Get through your afternoon slump this Thursday with a little bit of light reading and learning! In today's issue of Reader’s Corner, we will be covering a new battery technology that doesn’t catch fire, how to write unmaintainable code, and give you a quick look into the Aqua user interface screenshot library.
Source: University of Michigan News
Takeaway: In the 1980s, lithium metal batteries were all the rage. The technical potential is huge; lithium metal batteries have a specific charge capacity that is an order of magnitude higher than lithium-ion batteries, and a practical storage capacity that doubles current battery technology. However, there were some downsides…they tended to catch fire.
This was due to the tendency of the lithium metal to form pathways (dendrites) during the redox reaction, leading to short circuits and eventual ignition. Previous attempts at solid-state lithium batteries had run into a different short circuit issue, as lithium would penetrate the ceramic electrolyte over time. Additionally, researchers tested the charge/discharge cycles over 22 days; and they were unable to see any degradation of the system. Typical Lithium-ion batteries show visible degradation in as little as one cycle.
The new technology not only leverages the much higher energy density (which, for instance, could potentially double the range of electric cars) but allows for a substantially higher rate of charge than previous lithium batteries; a full charge using this technology could be completed in 3 hours, rather than previous versions that would take 40–50 hours. It also appears to be a technology that could be integrated into current battery manufacturing processes. Pretty neat, huh?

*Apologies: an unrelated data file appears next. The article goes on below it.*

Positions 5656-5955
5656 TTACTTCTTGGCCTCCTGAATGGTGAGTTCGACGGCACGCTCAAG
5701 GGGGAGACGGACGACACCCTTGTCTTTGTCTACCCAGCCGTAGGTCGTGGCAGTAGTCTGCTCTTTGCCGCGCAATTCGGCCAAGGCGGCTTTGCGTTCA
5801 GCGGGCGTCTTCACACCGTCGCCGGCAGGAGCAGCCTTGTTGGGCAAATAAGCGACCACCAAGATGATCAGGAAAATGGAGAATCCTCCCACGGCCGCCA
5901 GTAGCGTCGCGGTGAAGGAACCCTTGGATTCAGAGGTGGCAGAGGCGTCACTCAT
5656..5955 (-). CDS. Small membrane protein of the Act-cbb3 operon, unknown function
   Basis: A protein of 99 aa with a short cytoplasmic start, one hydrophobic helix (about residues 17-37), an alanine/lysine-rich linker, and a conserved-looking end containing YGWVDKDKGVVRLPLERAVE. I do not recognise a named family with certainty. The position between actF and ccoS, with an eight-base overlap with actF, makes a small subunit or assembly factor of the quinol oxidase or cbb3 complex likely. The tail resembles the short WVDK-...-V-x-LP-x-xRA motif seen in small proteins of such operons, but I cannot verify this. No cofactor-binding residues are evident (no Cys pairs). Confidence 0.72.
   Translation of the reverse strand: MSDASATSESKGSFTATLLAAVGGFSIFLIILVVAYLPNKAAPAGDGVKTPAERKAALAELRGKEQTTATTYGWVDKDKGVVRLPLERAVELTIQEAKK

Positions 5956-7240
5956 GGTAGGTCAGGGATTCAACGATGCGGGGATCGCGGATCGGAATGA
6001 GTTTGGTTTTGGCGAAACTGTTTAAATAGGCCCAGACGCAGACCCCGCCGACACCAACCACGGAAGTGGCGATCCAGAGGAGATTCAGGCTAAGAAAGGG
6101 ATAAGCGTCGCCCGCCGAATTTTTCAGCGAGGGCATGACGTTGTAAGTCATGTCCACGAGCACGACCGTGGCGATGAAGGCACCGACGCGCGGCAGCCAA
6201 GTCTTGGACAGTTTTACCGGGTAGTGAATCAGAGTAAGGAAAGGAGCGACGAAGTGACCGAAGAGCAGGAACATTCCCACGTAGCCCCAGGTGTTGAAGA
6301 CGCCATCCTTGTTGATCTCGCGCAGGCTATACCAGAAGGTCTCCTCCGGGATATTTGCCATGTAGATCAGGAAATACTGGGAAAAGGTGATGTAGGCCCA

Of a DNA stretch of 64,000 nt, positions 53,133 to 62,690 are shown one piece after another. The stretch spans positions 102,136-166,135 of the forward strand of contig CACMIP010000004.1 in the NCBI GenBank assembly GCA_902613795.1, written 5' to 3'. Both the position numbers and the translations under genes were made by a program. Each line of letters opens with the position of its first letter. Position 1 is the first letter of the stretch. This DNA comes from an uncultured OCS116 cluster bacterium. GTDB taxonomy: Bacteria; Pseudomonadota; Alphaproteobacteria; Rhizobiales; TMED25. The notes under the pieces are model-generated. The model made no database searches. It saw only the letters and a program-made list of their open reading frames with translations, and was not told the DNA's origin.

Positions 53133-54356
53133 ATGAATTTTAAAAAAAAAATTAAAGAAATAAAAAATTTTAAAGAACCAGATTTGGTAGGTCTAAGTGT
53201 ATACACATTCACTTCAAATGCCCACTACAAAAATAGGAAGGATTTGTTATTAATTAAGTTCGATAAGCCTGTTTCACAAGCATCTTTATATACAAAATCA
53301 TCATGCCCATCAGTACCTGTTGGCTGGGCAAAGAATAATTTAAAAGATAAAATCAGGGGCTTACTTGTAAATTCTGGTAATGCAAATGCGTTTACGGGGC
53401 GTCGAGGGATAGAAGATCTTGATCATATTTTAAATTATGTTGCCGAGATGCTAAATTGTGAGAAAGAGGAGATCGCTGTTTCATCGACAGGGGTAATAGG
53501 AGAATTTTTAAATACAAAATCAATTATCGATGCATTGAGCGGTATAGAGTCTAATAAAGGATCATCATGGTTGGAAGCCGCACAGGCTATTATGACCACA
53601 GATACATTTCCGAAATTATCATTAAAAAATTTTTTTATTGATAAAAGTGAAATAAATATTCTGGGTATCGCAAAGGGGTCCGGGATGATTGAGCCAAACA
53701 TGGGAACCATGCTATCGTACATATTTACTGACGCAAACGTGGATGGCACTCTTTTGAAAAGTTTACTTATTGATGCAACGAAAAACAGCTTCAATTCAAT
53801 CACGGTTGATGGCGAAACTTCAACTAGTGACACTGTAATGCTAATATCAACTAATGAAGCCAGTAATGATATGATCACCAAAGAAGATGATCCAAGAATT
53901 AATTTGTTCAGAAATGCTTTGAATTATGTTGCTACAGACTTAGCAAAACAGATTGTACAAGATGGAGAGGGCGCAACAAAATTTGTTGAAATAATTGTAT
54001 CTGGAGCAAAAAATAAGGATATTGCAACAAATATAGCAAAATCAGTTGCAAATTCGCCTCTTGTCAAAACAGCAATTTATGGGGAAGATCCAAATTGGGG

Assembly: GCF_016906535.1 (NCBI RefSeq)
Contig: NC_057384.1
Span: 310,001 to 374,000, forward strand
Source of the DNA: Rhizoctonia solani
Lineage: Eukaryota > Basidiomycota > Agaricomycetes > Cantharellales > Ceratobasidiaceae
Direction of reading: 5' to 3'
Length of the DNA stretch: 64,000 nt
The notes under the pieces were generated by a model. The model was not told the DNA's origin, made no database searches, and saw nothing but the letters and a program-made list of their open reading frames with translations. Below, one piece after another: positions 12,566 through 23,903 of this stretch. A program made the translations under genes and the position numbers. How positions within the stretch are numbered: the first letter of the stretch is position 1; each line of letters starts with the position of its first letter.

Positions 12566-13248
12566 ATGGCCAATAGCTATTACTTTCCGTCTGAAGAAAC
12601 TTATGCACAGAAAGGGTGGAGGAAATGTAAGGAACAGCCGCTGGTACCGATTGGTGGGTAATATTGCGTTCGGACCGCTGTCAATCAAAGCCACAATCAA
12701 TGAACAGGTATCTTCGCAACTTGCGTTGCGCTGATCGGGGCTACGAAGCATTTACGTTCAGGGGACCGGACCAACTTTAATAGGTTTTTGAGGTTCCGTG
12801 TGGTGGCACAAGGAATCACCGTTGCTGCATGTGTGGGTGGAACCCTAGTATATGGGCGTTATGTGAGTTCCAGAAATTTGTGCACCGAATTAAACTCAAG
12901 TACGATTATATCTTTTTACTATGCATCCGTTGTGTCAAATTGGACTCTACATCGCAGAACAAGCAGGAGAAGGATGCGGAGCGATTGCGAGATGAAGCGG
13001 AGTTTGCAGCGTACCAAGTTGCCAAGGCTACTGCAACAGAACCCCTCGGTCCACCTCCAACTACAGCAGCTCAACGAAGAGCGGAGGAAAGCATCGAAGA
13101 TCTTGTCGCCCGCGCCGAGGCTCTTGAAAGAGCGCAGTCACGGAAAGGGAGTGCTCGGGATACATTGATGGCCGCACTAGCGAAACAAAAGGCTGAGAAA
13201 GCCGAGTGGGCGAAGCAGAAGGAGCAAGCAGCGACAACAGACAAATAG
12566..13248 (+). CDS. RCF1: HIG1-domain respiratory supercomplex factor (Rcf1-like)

Tags: #Engineering, #Cool-Tech
Source: Roedy Green's Mindproducts
Takeaway: It’s tongue in cheek, but not wrong. Some highlights: “…nothing can kill a maintenance engineer faster than a well planned Hungarian Notation attack.” “Never underestimate how much havoc you can create by indenting with tabs instead of spaces.”
Tags: #Programming, #Humor
Source: 512 Pixels
Takeaway: I have always loved the Aqua user interface design ever since Apple first introduced it back in 2000. I can get lost for what seems like hours in these types of posts. Love the progression of UI/UX over the years. The amount of research, thoughts, and discussions that took place would have been incredible to be part of.
Tags: #Design, #UI, #UX
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